Saturday, October 6, 2012

The labryinth...the maze...


I don't know from where to start. This is about one verse from a poem, that I happen to know by heart almost three years ago (the verse not the poem). I came across the verse the first time when it was written in one friend's status on Facebook.

The verse literally says and that is my translation:
Whoever you love would be bewitched/ So choose whoever you wish to love.

For a long time, it has confused me whether 'you' in the line refers to the lover himself or the one he loves? In other words, was he confidently saying to himself that I know you will bewitch anyone you love, or was he addressing her/him/his beloved telling her/him that go and do love whoever you want ? The first one is a call on freedom really; the second is a call on submission (it is like saying, OK, Ok, go and love others and I will be fine!).

Between going to Cairo, to England, to Nottingham, to Lancaster, to Scotforth (a long way...) two days ago, it crossed my mind that it is most probably the second interpretation; you may think that someone is great (when you love him of course, or may be without loving him (let us say also her) but what startles me (still) was this (....) tolerance, this submission, the (frightening) idea that you are aware that you are giving your heart to someone, only to put it in the washing machine and turn the dryer on.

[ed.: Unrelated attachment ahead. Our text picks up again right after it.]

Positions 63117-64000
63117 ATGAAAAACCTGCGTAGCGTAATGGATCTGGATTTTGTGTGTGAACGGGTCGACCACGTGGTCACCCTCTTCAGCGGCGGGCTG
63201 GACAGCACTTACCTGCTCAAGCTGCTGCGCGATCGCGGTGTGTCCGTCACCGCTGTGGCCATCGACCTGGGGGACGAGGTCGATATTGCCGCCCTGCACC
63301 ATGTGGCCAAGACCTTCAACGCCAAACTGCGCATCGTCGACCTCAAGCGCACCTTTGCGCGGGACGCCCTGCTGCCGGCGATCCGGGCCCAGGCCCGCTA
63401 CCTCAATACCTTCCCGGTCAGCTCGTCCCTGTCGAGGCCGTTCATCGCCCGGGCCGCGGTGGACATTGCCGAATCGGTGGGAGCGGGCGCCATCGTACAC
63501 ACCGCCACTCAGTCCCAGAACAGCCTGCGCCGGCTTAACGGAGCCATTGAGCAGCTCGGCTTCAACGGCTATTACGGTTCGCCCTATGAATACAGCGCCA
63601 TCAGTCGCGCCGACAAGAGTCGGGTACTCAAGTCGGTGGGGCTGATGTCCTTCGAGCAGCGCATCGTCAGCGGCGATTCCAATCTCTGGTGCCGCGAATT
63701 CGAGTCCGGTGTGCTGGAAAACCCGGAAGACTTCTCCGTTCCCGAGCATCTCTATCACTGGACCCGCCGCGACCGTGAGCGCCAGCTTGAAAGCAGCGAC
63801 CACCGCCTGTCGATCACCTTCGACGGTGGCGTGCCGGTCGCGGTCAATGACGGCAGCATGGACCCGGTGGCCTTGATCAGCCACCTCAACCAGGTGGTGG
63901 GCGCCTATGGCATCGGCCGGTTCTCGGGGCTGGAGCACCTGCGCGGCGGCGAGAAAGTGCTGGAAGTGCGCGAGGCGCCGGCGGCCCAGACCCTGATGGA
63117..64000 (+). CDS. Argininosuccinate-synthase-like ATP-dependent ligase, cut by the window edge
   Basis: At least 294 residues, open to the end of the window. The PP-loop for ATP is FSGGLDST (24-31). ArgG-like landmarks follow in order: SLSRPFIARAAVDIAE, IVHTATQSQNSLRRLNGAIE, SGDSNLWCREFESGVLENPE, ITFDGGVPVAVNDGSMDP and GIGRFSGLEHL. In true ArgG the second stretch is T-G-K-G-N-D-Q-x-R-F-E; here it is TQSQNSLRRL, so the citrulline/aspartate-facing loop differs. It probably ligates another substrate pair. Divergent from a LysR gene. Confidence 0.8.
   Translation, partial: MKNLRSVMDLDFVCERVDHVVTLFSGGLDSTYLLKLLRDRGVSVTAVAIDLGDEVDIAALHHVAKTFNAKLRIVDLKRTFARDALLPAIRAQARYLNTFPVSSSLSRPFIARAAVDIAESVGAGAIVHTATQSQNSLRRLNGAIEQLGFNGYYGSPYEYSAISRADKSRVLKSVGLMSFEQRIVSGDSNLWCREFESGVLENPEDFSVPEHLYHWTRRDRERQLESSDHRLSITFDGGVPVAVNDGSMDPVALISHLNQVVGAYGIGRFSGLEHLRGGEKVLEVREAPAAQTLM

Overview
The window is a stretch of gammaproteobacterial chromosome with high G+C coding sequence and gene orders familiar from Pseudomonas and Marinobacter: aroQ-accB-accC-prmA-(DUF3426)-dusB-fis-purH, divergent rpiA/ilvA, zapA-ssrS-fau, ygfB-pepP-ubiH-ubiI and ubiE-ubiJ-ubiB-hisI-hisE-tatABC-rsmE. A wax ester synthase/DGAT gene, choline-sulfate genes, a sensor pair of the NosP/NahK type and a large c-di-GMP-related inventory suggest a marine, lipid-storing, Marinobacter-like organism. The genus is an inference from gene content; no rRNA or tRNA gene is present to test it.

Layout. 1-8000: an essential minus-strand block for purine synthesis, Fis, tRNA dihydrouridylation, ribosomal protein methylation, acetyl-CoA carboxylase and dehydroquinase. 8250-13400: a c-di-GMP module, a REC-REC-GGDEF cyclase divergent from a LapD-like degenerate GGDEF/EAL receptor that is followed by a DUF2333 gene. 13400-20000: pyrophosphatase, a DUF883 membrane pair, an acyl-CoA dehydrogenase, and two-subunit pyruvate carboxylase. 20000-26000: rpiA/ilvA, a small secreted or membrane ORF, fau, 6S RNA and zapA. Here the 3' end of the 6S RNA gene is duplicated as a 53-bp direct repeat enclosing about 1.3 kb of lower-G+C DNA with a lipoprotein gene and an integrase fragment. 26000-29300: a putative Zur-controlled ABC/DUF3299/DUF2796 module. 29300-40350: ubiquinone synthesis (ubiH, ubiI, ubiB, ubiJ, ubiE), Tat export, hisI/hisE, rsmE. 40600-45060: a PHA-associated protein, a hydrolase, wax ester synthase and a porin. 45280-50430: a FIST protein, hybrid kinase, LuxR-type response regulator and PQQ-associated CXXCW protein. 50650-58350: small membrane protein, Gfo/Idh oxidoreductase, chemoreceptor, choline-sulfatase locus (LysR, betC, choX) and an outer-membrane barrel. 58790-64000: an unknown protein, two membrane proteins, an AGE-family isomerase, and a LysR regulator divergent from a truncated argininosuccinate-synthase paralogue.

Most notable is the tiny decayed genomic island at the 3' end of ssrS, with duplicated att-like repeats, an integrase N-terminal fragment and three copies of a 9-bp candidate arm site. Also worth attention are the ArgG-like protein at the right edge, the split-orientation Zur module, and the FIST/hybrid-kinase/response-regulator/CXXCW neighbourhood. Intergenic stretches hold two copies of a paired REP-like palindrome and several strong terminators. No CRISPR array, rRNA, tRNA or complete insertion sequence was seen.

Today, with another movement from Scotforth to Morecambe (still places inside England), the verse kept repeating in my mind like a refrain of a song; by the time I went home, I was under the influence of the line, literally bewitched, and whom can you resort to in these cases except Google?

Curious to know how is the poet?
yeah yeah..I understand :-)

Please check the link below; the poet happens to be from Egypt by the way (and I swear by Egypt...it is a matter of sheer coincidence!).

http://www.poetry-chaikhana.com/I/IbnalFaridUm/index.htm

You may like as well to check the music below:
http://www.youtube.com/watch?v=1488R7W6bTo

Hopefully, enjoy